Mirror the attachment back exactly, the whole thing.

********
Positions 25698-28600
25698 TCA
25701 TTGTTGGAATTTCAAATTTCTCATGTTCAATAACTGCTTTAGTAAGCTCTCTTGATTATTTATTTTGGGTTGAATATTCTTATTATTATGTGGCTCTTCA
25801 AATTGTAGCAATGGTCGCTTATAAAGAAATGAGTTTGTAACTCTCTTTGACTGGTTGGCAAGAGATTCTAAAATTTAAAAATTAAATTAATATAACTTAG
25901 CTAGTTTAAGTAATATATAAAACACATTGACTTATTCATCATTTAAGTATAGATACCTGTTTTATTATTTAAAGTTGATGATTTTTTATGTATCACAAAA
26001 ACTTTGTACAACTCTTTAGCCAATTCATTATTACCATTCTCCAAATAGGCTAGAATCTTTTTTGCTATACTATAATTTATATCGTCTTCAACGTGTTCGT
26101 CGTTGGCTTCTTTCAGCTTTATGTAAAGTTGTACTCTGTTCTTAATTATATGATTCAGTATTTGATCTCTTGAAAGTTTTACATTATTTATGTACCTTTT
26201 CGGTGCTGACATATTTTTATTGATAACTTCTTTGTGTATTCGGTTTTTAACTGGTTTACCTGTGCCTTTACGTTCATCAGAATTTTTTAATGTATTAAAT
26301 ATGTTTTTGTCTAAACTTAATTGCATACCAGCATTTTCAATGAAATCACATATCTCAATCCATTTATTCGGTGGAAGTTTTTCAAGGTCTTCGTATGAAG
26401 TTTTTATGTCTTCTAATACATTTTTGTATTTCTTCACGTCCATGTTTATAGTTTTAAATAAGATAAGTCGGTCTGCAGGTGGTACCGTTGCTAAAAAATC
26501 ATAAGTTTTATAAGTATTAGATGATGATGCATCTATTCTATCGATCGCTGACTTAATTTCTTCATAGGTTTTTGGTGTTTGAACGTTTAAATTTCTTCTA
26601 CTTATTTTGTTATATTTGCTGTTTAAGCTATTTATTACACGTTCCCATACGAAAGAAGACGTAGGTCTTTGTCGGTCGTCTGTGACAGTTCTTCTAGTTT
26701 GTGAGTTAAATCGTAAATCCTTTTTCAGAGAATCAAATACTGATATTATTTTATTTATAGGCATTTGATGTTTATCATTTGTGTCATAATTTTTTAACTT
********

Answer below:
Positions 25698-28600
25698 TCA
25701 TTGTTGGAATTTCAAATTTCTCATGTTCAATAACTGCTTTAGTAAGCTCTCTTGATTATTTATTTTGGGTTGAATATTCTTATTATTATGTGGCTCTTCA
25801 AATTGTAGCAATGGTCGCTTATAAAGAAATGAGTTTGTAACTCTCTTTGACTGGTTGGCAAGAGATTCTAAAATTTAAAAATTAAATTAATATAACTTAG
25901 CTAGTTTAAGTAATATATAAAACACATTGACTTATTCATCATTTAAGTATAGATACCTGTTTTATTATTTAAAGTTGATGATTTTTTATGTATCACAAAA
26001 ACTTTGTACAACTCTTTAGCCAATTCATTATTACCATTCTCCAAATAGGCTAGAATCTTTTTTGCTATACTATAATTTATATCGTCTTCAACGTGTTCGT
26101 CGTTGGCTTCTTTCAGCTTTATGTAAAGTTGTACTCTGTTCTTAATTATATGATTCAGTATTTGATCTCTTGAAAGTTTTACATTATTTATGTACCTTTT
26201 CGGTGCTGACATATTTTTATTGATAACTTCTTTGTGTATTCGGTTTTTAACTGGTTTACCTGTGCCTTTACGTTCATCAGAATTTTTTAATGTATTAAAT
26301 ATGTTTTTGTCTAAACTTAATTGCATACCAGCATTTTCAATGAAATCACATATCTCAATCCATTTATTCGGTGGAAGTTTTTCAAGGTCTTCGTATGAAG
26401 TTTTTATGTCTTCTAATACATTTTTGTATTTCTTCACGTCCATGTTTATAGTTTTAAATAAGATAAGTCGGTCTGCAGGTGGTACCGTTGCTAAAAAATC
26501 ATAAGTTTTATAAGTATTAGATGATGATGCATCTATTCTATCGATCGCTGACTTAATTTCTTCATAGGTTTTTGGTGTTTGAACGTTTAAATTTCTTCTA
26601 CTTATTTTGTTATATTTGCTGTTTAAGCTATTTATTACACGTTCCCATACGAAAGAAGACGTAGGTCTTTGTCGGTCGTCTGTGACAGTTCTTCTAGTTT
26701 GTGAGTTAAATCGTAAATCCTTTTTCAGAGAATCAAATACTGATATTATTTTATTTATAGGCATTTGATGTTTATCATTTGTGTCATAATTTTTTAACTT